Multidrug resistant narcolepsy
Introduction. Narcolepsy type 1 is a focal degenerative disease of the hypothalamus that selectively affects orexin (hypocretin)-producing neurons. It presents multiple clinical manifestations, both in wakefulness and in sleep. The symptoms are often so disruptive that they cause enormous suffering and impair patients’ quality of life. Although a non-pharmacological approach is sometimes sufficient, the vast majority of patients need medication for adequate clinical management.
Case report. A male who, at 43 years of age, began to present acutely with excessive daytime sleepiness and episodes of cataplexy. After a thorough examination, he was diagnosed with narcolepsy type 1. Throughout the course of the disease, he was prescribed antidepressants, neurostimulants and sodium oxybate, in monotherapy or in combination. The response to pharmacological treatment was insufficient and accompanied by numerous side effects. Following the introduction of pitolisant, there was a marked improvement in his symptoms and a reduction in the dose of the other drugs and their adverse effects was achieved.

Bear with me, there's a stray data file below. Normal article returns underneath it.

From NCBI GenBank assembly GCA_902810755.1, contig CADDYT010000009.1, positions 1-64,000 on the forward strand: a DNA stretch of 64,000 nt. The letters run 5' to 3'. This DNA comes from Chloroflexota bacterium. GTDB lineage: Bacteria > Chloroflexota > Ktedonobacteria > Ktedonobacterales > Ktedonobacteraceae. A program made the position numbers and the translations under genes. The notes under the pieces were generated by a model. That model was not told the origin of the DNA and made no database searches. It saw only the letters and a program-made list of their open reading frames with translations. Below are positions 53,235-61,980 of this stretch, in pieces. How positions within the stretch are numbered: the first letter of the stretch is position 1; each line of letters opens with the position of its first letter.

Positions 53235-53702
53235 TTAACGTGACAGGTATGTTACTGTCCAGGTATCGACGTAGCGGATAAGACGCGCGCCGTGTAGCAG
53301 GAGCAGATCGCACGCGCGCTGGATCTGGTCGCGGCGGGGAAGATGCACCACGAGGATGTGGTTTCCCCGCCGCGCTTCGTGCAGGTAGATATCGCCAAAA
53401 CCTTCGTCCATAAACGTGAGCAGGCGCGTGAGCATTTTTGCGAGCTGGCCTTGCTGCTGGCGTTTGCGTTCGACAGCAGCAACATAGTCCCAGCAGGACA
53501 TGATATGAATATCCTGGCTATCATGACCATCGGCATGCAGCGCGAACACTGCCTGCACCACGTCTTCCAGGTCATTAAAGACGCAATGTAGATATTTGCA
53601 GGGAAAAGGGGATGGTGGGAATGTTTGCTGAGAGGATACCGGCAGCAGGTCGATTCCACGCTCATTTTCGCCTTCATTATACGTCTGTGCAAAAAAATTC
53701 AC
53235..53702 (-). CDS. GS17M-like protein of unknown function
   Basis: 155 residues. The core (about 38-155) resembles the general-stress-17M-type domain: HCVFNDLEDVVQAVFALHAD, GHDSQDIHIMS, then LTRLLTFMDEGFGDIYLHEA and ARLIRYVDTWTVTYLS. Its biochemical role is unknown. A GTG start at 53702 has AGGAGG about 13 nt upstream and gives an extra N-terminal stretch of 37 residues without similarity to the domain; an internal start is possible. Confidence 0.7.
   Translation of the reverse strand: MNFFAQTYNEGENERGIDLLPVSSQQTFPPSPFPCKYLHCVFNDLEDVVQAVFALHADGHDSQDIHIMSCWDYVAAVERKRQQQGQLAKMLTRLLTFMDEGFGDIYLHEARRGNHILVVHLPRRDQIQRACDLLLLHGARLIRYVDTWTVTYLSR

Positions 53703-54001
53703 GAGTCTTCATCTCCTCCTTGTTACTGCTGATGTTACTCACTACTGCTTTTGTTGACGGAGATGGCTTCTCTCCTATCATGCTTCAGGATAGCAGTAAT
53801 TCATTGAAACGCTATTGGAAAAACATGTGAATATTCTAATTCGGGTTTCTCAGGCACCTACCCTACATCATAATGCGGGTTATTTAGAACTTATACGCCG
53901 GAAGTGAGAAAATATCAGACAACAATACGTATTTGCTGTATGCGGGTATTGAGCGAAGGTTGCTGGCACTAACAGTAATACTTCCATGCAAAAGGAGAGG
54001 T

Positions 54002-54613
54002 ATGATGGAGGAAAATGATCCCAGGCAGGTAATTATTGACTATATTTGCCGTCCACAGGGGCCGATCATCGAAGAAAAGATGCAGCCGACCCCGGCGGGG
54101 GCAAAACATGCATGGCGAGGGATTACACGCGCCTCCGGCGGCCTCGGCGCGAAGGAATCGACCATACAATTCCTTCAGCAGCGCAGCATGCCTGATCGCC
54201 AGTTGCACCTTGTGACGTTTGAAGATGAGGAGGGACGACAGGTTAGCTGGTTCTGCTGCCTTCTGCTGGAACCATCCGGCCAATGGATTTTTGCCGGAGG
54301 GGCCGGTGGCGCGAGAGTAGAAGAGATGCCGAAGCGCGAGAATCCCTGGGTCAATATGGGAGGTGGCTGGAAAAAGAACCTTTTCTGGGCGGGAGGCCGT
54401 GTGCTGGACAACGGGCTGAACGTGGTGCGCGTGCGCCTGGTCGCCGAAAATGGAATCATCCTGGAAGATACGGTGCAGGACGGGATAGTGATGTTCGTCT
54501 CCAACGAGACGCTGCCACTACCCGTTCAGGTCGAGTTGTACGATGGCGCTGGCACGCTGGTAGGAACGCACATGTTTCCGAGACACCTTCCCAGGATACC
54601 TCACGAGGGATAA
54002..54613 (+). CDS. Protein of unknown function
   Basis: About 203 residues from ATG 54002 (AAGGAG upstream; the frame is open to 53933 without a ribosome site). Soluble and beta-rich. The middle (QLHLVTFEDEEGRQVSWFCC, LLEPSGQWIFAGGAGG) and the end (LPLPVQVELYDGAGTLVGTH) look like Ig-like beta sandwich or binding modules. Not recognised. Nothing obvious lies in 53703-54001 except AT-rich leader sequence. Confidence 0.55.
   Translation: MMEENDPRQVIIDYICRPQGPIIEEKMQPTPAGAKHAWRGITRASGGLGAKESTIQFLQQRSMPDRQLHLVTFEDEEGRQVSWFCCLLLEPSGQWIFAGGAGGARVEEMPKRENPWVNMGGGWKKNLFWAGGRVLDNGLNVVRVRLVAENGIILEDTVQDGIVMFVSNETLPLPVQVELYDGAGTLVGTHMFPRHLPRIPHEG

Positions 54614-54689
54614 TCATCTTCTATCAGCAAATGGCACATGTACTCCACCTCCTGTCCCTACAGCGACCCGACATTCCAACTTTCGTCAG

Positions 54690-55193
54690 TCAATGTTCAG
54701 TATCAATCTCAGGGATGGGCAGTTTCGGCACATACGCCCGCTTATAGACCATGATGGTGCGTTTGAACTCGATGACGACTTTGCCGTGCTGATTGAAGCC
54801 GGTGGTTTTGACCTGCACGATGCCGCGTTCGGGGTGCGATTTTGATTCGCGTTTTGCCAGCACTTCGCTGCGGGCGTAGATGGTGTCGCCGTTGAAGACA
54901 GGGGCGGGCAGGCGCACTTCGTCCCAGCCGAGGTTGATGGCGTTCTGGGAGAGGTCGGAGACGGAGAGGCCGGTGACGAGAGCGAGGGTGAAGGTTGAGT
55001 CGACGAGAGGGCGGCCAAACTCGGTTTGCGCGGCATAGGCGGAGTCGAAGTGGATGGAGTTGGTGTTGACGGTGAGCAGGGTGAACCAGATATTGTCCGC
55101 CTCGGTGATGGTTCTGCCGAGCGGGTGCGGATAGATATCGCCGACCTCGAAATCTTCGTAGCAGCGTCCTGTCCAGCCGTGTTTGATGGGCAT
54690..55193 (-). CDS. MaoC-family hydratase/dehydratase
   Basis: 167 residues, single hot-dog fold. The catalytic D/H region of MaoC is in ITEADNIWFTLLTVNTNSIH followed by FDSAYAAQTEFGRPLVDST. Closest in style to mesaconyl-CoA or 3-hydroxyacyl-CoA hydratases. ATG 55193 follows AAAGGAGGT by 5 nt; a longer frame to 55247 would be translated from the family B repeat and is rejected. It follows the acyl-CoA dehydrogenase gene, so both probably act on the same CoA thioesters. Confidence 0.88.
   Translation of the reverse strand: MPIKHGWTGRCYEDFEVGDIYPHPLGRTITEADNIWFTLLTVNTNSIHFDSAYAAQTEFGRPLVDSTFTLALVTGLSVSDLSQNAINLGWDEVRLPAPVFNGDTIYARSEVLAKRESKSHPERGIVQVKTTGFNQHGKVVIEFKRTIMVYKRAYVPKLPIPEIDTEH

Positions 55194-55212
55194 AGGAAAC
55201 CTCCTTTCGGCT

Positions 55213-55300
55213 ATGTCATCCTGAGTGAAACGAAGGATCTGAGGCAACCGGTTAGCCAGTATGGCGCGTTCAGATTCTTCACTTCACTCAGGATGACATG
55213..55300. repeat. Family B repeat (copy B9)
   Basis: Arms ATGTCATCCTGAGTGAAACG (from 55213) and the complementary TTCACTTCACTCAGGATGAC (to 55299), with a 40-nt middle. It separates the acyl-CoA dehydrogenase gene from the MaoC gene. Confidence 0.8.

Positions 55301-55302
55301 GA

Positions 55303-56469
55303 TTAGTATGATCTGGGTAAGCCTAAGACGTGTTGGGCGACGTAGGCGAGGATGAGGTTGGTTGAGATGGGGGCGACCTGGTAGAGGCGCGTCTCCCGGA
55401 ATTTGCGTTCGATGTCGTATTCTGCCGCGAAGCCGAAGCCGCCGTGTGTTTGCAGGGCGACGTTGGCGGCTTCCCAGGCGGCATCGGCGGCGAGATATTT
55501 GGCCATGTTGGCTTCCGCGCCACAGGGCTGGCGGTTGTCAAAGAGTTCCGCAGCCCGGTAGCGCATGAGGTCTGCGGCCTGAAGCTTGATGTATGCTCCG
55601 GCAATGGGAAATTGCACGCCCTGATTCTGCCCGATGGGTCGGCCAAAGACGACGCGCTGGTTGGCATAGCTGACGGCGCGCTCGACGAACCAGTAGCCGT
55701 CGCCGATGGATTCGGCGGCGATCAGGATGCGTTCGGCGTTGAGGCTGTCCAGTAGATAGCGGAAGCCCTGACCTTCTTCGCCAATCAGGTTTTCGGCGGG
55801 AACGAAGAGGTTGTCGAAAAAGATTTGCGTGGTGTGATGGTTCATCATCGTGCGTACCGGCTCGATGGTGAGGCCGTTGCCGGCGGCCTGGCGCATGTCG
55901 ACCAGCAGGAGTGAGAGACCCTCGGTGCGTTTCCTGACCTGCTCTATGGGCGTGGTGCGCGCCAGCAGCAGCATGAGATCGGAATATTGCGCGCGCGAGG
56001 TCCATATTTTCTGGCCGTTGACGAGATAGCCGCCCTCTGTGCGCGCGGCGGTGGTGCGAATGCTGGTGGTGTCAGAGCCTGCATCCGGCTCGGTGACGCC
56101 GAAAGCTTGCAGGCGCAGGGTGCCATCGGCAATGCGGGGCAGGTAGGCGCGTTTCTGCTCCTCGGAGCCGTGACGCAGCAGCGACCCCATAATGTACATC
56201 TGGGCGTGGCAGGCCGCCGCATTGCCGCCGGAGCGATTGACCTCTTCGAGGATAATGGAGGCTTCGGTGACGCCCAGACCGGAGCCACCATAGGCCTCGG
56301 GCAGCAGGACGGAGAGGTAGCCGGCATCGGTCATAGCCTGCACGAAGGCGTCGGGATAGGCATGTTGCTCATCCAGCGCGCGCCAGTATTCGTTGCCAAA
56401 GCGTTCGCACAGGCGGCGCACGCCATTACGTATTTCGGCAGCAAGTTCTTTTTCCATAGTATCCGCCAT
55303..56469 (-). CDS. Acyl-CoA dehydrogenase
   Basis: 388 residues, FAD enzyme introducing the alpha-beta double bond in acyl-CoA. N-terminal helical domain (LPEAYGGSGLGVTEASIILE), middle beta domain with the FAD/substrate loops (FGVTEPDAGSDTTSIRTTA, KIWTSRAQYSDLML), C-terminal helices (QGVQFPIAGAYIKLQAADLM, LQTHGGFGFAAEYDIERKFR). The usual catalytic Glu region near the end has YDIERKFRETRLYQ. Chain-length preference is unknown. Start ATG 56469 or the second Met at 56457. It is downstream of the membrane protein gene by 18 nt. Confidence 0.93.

Conclusion. A number of measures are now available to address the cardinal symptoms of the disease, although there are still cases that are resistant to anti-narcoleptic treatment. Drugs with mechanisms of action that act upon receptors in the histaminergic system can be very useful in these cases.
Key words. Cataplexy. Excessive daytime sleepiness. Narcolepsy. Orexin. Pharmacoresistance. Pitolisant.